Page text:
Wildlife

Review of Spirit Bear Family documentary

“In these dark, ancient forests, lives a creature of legend.” Thus begins a new wildlife documentary about the elusive Kermode bear.
  • Mar 23, 2015
  • 457 words
  • 2 minutes
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“In these dark, ancient forests, lives a creature of legend.” Thus begins Spirit Bear Family, a new wildlife documentary about the elusive Kermode bear.

“This is not an albino or polar bear,” filmmaker Jeff Turner says over the introductory shot of the white bear, “but a rare colour face of the North American black bear known as the spirit bear.”

Shot in the Great Bear Rainforest region of the western province, the documentary follows the eight-month bear season of one black bear family — two regular black cubs and their contrasting spirit bear mother. Turner, a famous cinematographer and wildlife filmmaker who has worked on BBC’s epic Planet Earth series and CBC’s acclaimed Wild Animal, gets up close and personal with these dignified creatures. It is, in reality, a story of two families: the animals’, and Turner’s, as he is assisted by his wife Sue, his son, and his daughter Chelsea, who co-narrates with Jeff.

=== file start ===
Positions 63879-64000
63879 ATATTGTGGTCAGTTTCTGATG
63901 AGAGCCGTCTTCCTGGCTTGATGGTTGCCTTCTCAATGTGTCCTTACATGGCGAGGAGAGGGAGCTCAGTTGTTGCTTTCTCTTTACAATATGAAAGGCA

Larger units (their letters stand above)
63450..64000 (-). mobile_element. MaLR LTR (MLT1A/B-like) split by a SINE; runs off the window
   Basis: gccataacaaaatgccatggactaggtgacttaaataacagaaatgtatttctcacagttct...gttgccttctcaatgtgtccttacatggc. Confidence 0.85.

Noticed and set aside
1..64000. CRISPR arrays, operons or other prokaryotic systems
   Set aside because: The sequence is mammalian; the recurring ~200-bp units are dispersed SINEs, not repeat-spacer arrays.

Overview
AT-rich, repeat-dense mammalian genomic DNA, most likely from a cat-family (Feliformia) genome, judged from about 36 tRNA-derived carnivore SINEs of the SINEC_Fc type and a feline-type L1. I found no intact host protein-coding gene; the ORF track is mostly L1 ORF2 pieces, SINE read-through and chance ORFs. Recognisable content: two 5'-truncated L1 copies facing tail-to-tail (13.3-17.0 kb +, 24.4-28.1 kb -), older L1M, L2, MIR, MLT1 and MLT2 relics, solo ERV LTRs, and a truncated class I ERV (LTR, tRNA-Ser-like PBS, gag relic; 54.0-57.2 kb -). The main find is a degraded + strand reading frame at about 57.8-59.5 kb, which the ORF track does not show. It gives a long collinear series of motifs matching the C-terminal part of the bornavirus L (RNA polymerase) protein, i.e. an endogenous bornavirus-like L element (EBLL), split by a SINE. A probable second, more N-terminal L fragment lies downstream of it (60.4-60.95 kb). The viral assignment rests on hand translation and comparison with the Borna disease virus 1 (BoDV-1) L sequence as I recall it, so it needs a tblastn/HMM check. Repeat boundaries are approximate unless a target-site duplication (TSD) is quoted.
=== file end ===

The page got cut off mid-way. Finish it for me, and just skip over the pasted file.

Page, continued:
Through skillful and clever camerawork (particularly the underwater shots), the Turners allow audiences — some of whom will likely never visit to the uninhabited island — to vicariously experience the lives of the animals through this lighthearted, uplifting and fairytale-like portrayal of the bears. The Turners accomplish this calm atmosphere through gentle enthusiasm and narration that focuses on the concept of family and Jeff and Chelsea’s father-daughter relationship.

The film also features some of the other wildlife on the island and in the region. This includes some short shots of wolves and longer snippets on fish, such as salmon — the bears’ main food source — and marine mammals, such as sea lions and humpback whales. Aerial pans of the islands are breathtaking and almost surreal. They serve as reminders to viewers of the pure and untouched land that can still be found in the country’s west coast.

For a brief moment during this digression from the bears, politics come into play. Turner lightly touches upon the potential environmental destruction that shipping tankers may cause to the Great Bear Rainforest region and its waters. He says that this kind of human encroachment will introduce new threats to the ecosystem. It is difficult to feel anything other than remorse while watching these majestic creatures in their natural habitat.

The Turners throw the audience into the dramatic life of a Kermode bear, with a tear-jerking moment showing the death of a cub. The film is brilliantly executed, and serves as a true testament to Canada’s rich ecosystem and the diverse wildlife that inhabits it.

Spirit Bear Family premieres on CBC’s The Nature of Things with David Suzuki on Thursday, March 28 at 8 p.m. ET.

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